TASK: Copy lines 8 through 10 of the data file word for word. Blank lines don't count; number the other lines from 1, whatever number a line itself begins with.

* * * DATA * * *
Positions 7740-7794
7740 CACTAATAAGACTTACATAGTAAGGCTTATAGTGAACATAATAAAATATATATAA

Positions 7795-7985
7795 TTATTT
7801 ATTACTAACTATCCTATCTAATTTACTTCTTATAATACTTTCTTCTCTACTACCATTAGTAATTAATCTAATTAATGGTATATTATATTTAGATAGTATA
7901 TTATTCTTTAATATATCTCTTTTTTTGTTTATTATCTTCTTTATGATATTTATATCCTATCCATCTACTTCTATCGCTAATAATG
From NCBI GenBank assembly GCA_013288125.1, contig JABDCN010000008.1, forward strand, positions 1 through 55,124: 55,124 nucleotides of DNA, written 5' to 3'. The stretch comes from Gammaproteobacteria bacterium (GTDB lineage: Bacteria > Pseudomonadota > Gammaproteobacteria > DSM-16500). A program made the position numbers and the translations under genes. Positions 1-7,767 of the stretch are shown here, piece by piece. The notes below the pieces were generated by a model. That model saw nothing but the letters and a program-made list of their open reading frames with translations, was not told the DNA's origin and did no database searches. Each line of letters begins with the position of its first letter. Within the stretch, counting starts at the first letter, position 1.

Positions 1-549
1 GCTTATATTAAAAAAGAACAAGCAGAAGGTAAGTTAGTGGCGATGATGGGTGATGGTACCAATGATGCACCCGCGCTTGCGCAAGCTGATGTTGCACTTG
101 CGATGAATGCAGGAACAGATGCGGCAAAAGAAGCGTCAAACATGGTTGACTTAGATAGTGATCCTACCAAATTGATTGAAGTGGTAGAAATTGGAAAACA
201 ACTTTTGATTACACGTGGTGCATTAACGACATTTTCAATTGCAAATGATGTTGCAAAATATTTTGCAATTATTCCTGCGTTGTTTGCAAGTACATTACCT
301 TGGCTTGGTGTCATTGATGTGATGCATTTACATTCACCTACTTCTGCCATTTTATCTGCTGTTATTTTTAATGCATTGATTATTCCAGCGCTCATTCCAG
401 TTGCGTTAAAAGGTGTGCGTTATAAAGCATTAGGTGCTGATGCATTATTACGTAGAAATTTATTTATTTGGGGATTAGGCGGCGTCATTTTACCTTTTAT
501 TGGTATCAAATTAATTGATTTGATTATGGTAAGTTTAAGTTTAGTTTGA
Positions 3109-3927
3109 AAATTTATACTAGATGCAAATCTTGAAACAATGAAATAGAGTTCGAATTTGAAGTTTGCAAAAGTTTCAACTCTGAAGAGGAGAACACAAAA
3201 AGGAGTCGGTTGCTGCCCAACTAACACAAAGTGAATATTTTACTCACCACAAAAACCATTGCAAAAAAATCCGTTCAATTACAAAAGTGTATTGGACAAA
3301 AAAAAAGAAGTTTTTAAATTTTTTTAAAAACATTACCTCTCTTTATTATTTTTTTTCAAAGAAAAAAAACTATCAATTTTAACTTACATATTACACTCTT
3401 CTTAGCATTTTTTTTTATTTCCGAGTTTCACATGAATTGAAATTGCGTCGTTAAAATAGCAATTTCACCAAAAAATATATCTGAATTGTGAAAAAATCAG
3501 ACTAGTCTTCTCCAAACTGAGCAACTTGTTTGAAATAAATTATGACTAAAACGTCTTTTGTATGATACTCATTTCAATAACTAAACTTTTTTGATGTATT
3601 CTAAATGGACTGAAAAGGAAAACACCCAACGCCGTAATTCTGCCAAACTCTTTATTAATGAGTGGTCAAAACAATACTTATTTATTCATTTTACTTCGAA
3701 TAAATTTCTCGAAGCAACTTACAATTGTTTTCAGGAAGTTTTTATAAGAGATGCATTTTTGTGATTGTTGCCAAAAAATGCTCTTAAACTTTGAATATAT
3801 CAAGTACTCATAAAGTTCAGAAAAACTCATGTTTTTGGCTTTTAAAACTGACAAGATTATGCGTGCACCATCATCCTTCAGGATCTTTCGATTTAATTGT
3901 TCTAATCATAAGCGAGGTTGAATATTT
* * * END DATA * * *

Positions 1-549
1 GCTTATATTAAAAAAGAACAAGCAGAAGGTAAGTTAGTGGCGATGATGGGTGATGGTACCAATGATGCACCCGCGCTTGCGCAAGCTGATGTTGCACTTG
101 CGATGAATGCAGGAACAGATGCGGCAAAAGAAGCGTCAAACATGGTTGACTTAGATAGTGATCCTACCAAATTGATTGAAGTGGTAGAAATTGGAAAACA